Round Louisa.

3. ROUND LOUISA POINT. TO walk round Louisa point, go down to the terrace as in the last walk. Then, instead of taking the right, turn to the left, and so double Louisa point. Then keep pretty-high and go straight to a watercourse running down from the hill on the left. Climb this watercourse, past a perennial spring below Stone House, on to the Louisa point road immediately opposite Stone House gate. This round is not much over a mile; the time nearly three-quarters of an hour; the path easy till it rounds the point, after this it is sometimes faint and easily lost. At the end of May and the beginning of June, under the end of the point, the terrace is covered with beautiful fragrant white lilies, whose bulbs lying close to the surface can be easily dug up with a pocket knife.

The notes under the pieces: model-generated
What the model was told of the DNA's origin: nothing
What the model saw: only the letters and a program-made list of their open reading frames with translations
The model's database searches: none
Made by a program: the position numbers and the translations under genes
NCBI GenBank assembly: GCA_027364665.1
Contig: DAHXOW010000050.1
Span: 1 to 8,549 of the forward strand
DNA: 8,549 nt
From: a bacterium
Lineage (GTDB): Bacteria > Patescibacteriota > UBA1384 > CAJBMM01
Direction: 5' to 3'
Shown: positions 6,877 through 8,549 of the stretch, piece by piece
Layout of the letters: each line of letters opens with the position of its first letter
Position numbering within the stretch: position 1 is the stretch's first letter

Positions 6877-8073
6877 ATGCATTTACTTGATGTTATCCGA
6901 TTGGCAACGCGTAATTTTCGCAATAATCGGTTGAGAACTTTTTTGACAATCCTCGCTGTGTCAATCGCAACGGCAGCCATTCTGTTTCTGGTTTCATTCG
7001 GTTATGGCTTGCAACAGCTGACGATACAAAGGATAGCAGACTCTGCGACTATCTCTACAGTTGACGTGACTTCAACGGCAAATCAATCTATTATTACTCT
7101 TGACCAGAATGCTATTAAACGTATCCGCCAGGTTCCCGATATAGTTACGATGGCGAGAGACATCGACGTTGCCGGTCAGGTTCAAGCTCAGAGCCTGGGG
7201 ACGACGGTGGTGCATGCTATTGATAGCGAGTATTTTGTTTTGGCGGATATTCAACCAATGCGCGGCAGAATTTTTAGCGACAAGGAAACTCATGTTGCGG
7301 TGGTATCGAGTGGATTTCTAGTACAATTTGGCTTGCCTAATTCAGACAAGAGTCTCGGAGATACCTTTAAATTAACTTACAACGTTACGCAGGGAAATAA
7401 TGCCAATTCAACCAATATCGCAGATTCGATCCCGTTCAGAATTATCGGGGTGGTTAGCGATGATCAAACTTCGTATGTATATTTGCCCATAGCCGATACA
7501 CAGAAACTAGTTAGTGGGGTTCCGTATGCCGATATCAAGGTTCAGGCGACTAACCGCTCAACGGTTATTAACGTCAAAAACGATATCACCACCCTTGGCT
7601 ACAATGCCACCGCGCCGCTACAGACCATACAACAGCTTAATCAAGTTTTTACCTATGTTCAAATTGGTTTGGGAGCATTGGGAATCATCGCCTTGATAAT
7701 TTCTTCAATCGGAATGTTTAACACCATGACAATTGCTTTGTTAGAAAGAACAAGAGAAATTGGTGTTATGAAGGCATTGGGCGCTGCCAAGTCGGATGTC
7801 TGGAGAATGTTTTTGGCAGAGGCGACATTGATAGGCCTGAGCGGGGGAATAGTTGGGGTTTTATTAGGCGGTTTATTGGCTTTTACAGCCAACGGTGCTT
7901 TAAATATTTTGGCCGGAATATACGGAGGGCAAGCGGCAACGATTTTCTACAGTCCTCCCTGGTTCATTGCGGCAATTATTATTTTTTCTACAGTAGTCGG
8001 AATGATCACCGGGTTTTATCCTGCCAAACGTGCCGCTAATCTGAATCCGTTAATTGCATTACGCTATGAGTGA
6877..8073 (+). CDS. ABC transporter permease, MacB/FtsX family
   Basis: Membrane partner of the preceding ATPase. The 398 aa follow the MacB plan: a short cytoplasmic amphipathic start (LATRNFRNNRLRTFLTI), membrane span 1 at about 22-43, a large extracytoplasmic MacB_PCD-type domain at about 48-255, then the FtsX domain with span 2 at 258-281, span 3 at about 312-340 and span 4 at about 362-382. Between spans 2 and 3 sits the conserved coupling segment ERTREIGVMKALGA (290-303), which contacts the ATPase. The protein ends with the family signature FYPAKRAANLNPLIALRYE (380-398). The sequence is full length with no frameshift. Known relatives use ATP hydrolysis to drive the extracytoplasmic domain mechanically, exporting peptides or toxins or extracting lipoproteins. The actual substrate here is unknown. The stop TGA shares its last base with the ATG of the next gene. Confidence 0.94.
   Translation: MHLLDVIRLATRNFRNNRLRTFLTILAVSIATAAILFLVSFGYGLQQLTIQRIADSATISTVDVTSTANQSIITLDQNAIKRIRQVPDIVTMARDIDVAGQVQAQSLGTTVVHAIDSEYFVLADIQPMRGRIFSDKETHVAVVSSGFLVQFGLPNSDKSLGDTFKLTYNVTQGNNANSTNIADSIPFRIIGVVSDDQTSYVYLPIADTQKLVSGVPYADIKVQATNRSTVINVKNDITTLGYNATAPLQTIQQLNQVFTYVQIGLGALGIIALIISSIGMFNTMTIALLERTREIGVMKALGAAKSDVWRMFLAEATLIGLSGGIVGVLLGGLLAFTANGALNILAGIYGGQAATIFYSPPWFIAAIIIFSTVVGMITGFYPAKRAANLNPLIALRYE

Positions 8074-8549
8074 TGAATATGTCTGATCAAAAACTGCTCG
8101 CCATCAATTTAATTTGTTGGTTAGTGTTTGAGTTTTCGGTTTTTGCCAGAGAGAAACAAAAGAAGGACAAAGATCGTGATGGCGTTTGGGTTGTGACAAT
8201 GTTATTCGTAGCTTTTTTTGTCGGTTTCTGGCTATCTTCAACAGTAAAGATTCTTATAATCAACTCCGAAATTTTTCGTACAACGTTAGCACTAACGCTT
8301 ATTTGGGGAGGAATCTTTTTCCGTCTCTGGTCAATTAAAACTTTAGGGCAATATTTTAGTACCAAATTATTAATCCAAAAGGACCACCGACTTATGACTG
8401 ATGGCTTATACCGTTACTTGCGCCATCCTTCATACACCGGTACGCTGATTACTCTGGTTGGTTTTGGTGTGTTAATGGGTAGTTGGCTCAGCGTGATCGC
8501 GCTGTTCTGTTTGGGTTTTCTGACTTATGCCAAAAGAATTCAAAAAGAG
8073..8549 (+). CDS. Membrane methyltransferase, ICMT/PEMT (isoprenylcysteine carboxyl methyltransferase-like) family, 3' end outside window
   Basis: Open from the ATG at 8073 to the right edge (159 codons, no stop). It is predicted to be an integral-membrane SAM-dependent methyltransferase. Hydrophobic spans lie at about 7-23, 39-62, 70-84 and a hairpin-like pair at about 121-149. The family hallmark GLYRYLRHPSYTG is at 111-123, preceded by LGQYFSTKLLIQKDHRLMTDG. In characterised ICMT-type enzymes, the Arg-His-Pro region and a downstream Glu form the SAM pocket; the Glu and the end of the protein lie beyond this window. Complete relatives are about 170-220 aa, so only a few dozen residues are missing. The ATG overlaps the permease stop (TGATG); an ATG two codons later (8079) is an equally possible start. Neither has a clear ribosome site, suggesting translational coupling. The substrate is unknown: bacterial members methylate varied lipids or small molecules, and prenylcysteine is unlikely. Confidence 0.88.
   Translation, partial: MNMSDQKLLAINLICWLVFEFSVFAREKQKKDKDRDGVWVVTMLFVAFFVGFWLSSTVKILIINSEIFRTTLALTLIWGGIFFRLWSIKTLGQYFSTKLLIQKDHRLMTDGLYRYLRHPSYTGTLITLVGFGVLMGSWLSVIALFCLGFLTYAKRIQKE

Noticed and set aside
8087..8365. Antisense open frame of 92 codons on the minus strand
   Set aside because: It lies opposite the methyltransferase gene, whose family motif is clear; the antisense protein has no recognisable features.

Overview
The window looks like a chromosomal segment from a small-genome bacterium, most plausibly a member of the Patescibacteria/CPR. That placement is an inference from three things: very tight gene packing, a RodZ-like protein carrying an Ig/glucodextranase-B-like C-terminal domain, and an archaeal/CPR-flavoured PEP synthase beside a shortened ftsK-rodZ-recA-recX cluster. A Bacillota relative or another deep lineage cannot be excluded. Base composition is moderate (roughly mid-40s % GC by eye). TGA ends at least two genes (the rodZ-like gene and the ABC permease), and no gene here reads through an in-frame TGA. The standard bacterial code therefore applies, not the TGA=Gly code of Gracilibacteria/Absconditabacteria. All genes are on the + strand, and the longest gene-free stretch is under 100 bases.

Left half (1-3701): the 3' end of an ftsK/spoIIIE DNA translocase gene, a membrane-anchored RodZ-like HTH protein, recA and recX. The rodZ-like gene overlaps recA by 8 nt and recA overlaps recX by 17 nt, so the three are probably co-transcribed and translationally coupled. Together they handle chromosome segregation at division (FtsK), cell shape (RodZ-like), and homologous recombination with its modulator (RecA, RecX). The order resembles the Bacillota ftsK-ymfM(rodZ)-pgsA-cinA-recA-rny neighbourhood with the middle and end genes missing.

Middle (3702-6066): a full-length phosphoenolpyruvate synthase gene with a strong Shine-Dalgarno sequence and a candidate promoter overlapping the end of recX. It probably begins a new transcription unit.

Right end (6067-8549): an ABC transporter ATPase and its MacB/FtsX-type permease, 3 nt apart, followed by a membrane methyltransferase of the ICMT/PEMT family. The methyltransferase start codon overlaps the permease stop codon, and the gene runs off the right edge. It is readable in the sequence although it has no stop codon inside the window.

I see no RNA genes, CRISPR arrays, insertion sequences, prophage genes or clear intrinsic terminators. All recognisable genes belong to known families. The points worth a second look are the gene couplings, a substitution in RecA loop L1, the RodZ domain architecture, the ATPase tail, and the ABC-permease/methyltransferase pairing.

Malet's Spring.

4. MALET'S SPEING TO PORCUPINE POINT. TO go from Malet's spring to Porcupine point, follow the bed of the watercourse at Malet's Spring for a short distance till a narrow path appears on the left. Follow this through the wood till it meets another path running down on the left from the spur just below the end of Porcupine point. Climb this spur till close under the rocky nose of the point, then turn to the right, and keep under the rock of the point for about 200 yards, till, near the top, you hit on the path by which the ascent is made in walk number two. This is a far rougher and more difficult walk than those already described. The distance is about two miles, the time more than an hour, the path bad and steep all the way, and in places faint and easily lost.

Round Panorama.